United States Tax Court, 135 T.C. No. 24, Nov. 4, 2010: Affirms, based on a quid pro quo benefit that exceeded the donation, the IRS denial of a charitable deduction by Petitioner Rolfs for his gift to the local fire department of a house (but not the land on which it was located) for the express purpose of its destruction. Following the Court’s discussion of the quid pro quo argument and precedents, it rejects the before-and-after valuation put forward by the taxpayer’s appraisal as the amount from which the quid pro quo benefit should be subtracted. The Court’s opinion distinguishes this case from cases of qualified conservation easement contributions. The Court wrote:

“While the ‘before and after’ method used by [the appraiser] has been accepted as an appropriate measure of the fair market value of donations of restrictive covenants on real property such as conservation easements, petitioners cite no authority for the use of a ‘before and after’ method in valuing a structure that has been severed from its underlying land and encumbered with additional restrictions on use [i.e., no residential use; prompt destruction of the house]. The ‘before and after’ method as used in valuing easements treats the diminution in the value of the real property that arises from the easement as the measure of the easement’s fair market value…. Petitioners did not donate an easement–i.e., an intangible property right permanently encumbering the lake property; they donated a structure, severed from the lake property, with substantial restrictions and conditions on its use.”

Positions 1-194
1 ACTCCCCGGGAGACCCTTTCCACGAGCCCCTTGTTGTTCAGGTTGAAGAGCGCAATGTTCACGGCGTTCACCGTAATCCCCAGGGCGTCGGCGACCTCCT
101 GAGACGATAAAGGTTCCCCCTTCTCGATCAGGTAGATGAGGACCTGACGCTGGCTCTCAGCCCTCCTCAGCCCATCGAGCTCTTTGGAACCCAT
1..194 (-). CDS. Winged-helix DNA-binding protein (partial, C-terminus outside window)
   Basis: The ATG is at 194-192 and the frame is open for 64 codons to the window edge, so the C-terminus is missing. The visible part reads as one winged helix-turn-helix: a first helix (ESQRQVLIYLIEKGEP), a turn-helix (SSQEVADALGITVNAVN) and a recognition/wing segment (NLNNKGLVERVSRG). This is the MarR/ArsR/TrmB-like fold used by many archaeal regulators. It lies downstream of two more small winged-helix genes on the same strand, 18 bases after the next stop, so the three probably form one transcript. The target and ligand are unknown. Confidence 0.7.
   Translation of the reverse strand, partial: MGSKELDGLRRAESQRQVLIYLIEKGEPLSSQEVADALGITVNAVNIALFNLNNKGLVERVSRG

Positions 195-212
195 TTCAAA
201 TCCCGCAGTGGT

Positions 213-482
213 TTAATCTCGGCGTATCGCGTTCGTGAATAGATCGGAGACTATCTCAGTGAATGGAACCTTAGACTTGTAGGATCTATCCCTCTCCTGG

Decision available at

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